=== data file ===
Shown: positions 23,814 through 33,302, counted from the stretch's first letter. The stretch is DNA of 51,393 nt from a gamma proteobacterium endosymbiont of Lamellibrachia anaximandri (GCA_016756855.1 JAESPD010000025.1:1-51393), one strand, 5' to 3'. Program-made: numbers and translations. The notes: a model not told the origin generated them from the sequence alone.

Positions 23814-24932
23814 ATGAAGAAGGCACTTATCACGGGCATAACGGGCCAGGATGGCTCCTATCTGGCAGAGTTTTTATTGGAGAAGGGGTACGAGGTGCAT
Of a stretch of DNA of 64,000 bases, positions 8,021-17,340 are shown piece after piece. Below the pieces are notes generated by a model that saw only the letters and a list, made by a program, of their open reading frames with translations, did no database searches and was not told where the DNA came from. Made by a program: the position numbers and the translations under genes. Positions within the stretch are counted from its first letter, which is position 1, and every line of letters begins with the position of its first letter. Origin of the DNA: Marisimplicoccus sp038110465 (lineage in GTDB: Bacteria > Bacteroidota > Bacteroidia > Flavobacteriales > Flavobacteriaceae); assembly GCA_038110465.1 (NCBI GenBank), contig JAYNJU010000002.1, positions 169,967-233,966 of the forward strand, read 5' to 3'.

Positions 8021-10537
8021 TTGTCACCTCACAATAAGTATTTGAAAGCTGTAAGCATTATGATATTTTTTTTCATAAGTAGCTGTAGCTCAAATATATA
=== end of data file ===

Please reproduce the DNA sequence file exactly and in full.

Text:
Shown: positions 23,814 through 33,302, counted from the stretch's first letter. The stretch is DNA of 51,393 nt from a gamma proteobacterium endosymbiont of Lamellibrachia anaximandri (GCA_016756855.1 JAESPD010000025.1:1-51393), one strand, 5' to 3'. Program-made: numbers and translations. The notes: a model not told the origin generated them from the sequence alone.

Positions 23814-24932
23814 ATGAAGAAGGCACTTATCACGGGCATAACGGGCCAGGATGGCTCCTATCTGGCAGAGTTTTTATTGGAGAAGGGGTACGAGGTGCAT
Of a stretch of DNA of 64,000 bases, positions 8,021-17,340 are shown piece after piece. Below the pieces are notes generated by a model that saw only the letters and a list, made by a program, of their open reading frames with translations, did no database searches and was not told where the DNA came from. Made by a program: the position numbers and the translations under genes. Positions within the stretch are counted from its first letter, which is position 1, and every line of letters begins with the position of its first letter. Origin of the DNA: Marisimplicoccus sp038110465 (lineage in GTDB: Bacteria > Bacteroidota > Bacteroidia > Flavobacteriales > Flavobacteriaceae); assembly GCA_038110465.1 (NCBI GenBank), contig JAYNJU010000002.1, positions 169,967-233,966 of the forward strand, read 5' to 3'.

Positions 8021-10537
8021 TTGTCACCTCACAATAAGTATTTGAAAGCTGTAAGCATTATGATATTTTTTTTCATAAGTAGCTGTAGCTCAAATATATA